-“Dreamgirls soundtrack CD" promo runs 1:03 minutes and is also in 480p standard definition.

-“Previews”-section has one bonus trailer (run also before the “Main menu”, but can be skipped): “Paramount Blu-ray promo” (1:20 min) in 1080p.

Disc 2

-“Building the Dream” -documentary runs a massive 114:58 minutes if you use “Play All”-option. You can also watch the different sections one at a time, and all are presented in 1080i HD. Here´s the list of the cast & crew that are being interviewed and as you can see, pretty much everybody is involved; director/writer Bill Condon, songwriter (soundtrack) Henry Krieger, actors Jamie Foxx, Beyoncé Knowles, Eddie Murphy, Danny Glover, Jennifer Hudson, Anika Noni Rose, Keith Robinson, Sharon Leal, Hinton Battle and Loretta Devine, producer Laurence Mark, executive producer/unit production manager Patricia Whitcher, director of photography Tobias A. Schliessler (as Tobias Schliessler), casting director Debra Zane, production designer John Myhre, choreographer Fatima Robinson (also one of the “Stepp Sisters” in the film), associate choreographer Joey Pizzi, co-choreographer Aakomon "AJ" Jones (also as “Little Albert” in the film), assistant choreographer Eboni Y. Nichols (also one of the “Stepp Sisters” in the film), music arranger/supervisor/soundtrack producer Matthew Rush Sullivan, music supervisor Randy Spendlove, music producers (“The Underdogs”) Damon Thomas & Harvey Mason Jr., first assistant director Richard Graves, costume designer Sharen Davis, theatrical lighting designers Jules Fisher & Peggy Eisenhauer, hair stylist department head Camille Friend, makeup department head Shutchai Tym Buacharern (as Tym Shutchai Buacharern), and visual effects supervisor Gray Marshall. Whoo-ah.

Documentary is divided into the following sections:
*On Broadway (5:10 min):
This section tells the history of the original Broadway musical (which cost 3,5 million $ at the time).
*The Dream is Alive (5:34 min):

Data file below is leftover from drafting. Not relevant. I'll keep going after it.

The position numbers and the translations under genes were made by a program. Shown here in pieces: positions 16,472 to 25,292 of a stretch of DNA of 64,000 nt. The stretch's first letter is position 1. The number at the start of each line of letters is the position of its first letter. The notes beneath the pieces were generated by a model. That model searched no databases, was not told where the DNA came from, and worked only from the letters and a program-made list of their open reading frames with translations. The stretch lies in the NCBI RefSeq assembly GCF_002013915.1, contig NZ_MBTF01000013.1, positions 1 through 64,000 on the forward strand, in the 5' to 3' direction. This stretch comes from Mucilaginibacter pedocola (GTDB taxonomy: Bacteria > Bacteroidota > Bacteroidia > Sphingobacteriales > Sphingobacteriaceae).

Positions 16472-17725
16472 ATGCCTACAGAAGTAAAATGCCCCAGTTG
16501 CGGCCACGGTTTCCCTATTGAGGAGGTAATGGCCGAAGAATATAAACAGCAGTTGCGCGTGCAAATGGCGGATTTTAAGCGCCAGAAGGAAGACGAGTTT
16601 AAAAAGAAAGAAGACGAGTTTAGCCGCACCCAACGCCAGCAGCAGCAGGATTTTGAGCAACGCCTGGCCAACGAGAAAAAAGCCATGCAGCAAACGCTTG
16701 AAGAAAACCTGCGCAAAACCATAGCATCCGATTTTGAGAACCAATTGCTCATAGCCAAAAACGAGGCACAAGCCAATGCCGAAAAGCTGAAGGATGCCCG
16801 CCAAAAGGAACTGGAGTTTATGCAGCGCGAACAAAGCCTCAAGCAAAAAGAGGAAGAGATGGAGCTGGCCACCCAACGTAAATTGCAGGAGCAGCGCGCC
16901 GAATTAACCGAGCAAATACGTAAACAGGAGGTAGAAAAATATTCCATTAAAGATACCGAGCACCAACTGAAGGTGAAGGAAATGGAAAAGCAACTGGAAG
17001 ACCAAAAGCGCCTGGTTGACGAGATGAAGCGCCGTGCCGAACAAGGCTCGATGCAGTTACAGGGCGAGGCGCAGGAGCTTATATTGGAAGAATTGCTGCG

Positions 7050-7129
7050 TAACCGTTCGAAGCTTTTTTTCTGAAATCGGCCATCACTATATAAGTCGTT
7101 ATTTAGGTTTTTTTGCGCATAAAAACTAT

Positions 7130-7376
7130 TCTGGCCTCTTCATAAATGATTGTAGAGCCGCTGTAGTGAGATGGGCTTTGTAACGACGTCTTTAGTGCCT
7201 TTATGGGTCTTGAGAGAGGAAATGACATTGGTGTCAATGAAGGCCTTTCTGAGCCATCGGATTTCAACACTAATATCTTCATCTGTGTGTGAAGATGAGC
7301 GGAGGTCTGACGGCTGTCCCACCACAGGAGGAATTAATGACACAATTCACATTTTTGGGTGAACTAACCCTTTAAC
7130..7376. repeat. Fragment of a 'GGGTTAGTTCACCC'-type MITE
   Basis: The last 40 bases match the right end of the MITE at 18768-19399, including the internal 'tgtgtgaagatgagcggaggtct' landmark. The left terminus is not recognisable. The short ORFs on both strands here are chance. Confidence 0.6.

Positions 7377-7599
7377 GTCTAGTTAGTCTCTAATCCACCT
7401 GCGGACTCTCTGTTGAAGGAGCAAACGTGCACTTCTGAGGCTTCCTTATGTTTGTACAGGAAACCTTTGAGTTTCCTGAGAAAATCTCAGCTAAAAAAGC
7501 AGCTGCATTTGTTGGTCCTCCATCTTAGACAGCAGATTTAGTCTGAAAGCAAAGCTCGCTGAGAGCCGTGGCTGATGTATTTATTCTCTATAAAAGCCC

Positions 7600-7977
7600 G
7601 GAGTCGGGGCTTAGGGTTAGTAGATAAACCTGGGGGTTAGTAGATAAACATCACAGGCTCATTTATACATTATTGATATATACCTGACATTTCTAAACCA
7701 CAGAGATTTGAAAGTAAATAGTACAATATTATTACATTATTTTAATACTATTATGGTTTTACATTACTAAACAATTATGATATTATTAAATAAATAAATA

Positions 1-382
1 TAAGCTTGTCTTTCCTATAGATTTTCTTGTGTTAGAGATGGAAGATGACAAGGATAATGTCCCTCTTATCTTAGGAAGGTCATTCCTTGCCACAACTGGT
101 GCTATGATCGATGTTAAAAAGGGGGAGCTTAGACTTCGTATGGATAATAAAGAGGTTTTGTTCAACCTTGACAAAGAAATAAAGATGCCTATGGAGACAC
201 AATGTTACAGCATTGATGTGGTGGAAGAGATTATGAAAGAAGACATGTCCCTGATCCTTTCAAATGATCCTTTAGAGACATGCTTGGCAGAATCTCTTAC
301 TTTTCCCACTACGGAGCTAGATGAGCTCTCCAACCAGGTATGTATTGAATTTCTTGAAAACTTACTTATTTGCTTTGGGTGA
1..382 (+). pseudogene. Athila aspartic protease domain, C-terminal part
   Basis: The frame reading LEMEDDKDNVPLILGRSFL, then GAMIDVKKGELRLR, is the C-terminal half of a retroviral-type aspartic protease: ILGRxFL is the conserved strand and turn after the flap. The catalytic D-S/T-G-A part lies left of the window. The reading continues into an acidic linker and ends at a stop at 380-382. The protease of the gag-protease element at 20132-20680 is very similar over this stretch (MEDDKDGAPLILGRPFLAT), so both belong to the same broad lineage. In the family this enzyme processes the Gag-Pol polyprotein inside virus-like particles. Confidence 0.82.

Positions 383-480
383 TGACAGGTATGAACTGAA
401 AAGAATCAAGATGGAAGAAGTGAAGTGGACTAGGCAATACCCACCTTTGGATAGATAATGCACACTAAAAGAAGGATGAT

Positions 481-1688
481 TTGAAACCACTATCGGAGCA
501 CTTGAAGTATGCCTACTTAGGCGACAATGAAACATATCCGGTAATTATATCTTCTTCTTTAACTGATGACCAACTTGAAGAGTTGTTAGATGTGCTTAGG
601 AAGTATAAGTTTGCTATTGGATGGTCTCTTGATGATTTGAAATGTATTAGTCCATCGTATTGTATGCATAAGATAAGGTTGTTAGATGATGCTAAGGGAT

This tells about the early development of the film version and how the deal was made with the rights owner David Geffen. Director Condon tells how “Chicago (2002)” (where he was nominated for “Best Writing, Adapted Screenplay” Oscar) opened doors for him and he also talks about the basic structure of “Dreamgirls” story wise (different “acts” etc).
*I’m Lookin’ for Something (12:55 min):
Here we hear about the important casting. Jamie Foxx and Eddie Murphy apparently were the “first choices” for their roles, but Murphy took some time to think about it before saying “yes” (he thought it was a risk). Beyoncé Knowles contacted the producers herself and had to audition and there were “open calls” for both roles of Lorrell and Effie. Jennifer Hudson was actually chosen from 700 other applicants and she had to do 3 screen tests for the role. There´s also brief footage from “American Idol”.
*Feel So Real (4:39 min):
This focuses on the pre-production, which took almost a year. We also hear about the production design and e.g. how they used small models to built the different stages.
*You Better Move, Move… (9:00 min):
Choreography is obviously the essential part of any musical and it´s interesting to hear how Beyoncé was “ready” for her role and a quick learner, while Jennifer Hudson had to learn to dance. You´ll see some rehearsal footage and how the choreography also affects the cinematography.
*The Sound of Tomorrow (10:53 min):
This one is about the soundtrack and the many songs that you´ll hear in the film. We see the music producers - “The Underdogs” at the studio, working with lead actors (who sang their own songs). All songs were first recorded in the studio, some many months before the actual shooting period. You´ll see Foxx and Murphy goofing at the studio (Murphy states that he “put a couple of s*itty records out in the old days”, referring to the music he recorded mainly in the 1980s).
*Gonna Take a Mean Ride: A Side (28:47 min):
This is the “production diary” of the actual production, covering roughly the first 30 days of shooting. Plenty is included here and you´ll see many locations (the film was shot 90% on location and 10% in the actual studio) and behind-the-scenes material. You´ll see how they created the 1960s Detroit and 1970s California and also the look of the characters is discussed (e.g. James “Thunder” Early was a hybrid of several real life singers and he was created with the fact in mind that Murphy really wasn´t a dancer). One tidbit also is that actress Anika Noni Rose was the only one who actually sang live her own scenes (others mainly used the pre-recorded soundtrack material).
*Gonna Take a Mean Ride: B Side (29:55 min):
The second part covers the rest of the 30 days of shooting. We hear about the stage lighting and how it has to be a bit different when shooting with film compared to a live show (the human eye can take the harsh contrasts etc, but in film the lighting needs to be balanced more). Cinematographer Schliessler is honest and gives all the credit to the theatrical lighting designers, admitting that his job is mainly to fine tune everything for the shoot. We also hear about the make-up of the actors and something about the special effects. An interesting tidbit is that the song “Effie, Sing My Song” was not included in the film (for every song outside the stage numbers, both “dialogue version” and “song version” was filmed) and the normal “dialogue version” of the corresponding scene was chosen for the final version.